Weak response so far to Standard Chartered's India listing
Britain's Standard Chartered Bank, seeking to raise 588 million dollars by selling shares in India, has received bids covering just a quarter of the issue, data showed on Friday.
Data at the Mumbai and the National stock exchanges showed that the London-based lender's Indian Depository Receipts (IDR) issue had received about 49 million bids out of 204 million on offer.
The issue, which opened Tuesday and ends Friday evening, is open to retail, institutional and overseas investors and corporates, with every 10 IDRs representing one share.
Some 36 million IDRs have been set aside for anchor investors.
Bankers familiar with the matter said they were confident that demand would improve by the end of the day. One told AFP on condition of anonymity: "Bids often come in right at the closing (of the issue)."
Volatile global market conditions may have led to the low levels of response so far. Another problem keeping investors away may be that IDRs attract a capital gains tax and a dividend distribution tax.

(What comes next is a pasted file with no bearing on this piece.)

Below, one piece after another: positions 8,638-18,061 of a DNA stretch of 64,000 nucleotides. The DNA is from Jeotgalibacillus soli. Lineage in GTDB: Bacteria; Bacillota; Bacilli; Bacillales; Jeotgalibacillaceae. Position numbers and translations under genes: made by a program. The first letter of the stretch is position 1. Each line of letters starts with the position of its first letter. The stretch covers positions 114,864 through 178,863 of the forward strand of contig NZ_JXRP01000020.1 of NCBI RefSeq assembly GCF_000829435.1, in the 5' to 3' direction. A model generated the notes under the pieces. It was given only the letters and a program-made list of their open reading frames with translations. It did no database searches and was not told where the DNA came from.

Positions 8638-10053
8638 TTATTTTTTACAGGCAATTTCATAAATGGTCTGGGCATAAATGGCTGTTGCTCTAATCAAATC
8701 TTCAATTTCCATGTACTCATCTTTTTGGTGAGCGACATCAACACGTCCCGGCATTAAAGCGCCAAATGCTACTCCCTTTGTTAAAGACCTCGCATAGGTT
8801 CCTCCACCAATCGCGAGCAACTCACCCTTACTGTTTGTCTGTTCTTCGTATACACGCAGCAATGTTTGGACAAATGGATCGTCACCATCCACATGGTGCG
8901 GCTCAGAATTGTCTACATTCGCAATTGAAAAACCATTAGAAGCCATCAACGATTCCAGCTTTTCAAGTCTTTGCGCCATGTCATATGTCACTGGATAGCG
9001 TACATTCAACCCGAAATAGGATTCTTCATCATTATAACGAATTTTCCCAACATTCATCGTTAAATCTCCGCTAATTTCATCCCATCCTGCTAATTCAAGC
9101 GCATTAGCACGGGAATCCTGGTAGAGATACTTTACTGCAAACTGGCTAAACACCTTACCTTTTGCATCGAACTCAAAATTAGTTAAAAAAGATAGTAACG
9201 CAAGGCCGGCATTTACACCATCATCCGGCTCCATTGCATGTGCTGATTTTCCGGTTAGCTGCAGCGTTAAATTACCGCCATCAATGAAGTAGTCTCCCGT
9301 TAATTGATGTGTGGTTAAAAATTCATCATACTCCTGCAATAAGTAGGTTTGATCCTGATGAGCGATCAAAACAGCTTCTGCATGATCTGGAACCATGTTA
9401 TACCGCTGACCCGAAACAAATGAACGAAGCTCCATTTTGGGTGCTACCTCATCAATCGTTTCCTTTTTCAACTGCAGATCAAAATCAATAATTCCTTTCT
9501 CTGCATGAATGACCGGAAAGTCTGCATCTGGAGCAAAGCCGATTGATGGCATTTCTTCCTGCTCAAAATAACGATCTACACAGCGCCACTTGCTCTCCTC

The price band for the offering is 100-115 rupees per IDR. The stock exchange data showed that most bids were at the lower end of the bracket.
IDRs are rupee-denominated certificates similar to US Depository Receipts that show ownership of shares in an overseas firm.
Standard Chartered, which makes most of its profits in Asia, will become the first foreign company to list in India through the IDR route. Foreign companies are not allowed to list shares directly in India.
India is the bank's second largest and fastest-growing market after Hong Kong, with profit in excess of one billion dollars in 2009.
Once the issue closes, the bank is seeking to list its IDRs on India's two leading stock exchanges, the Mumbai and the National stock exchange, in June.
The bank has hired investment banks including Goldman Sachs, UBS Securities and Bank of America-Merrill Lynch to manage the offering.
© 2010 AFP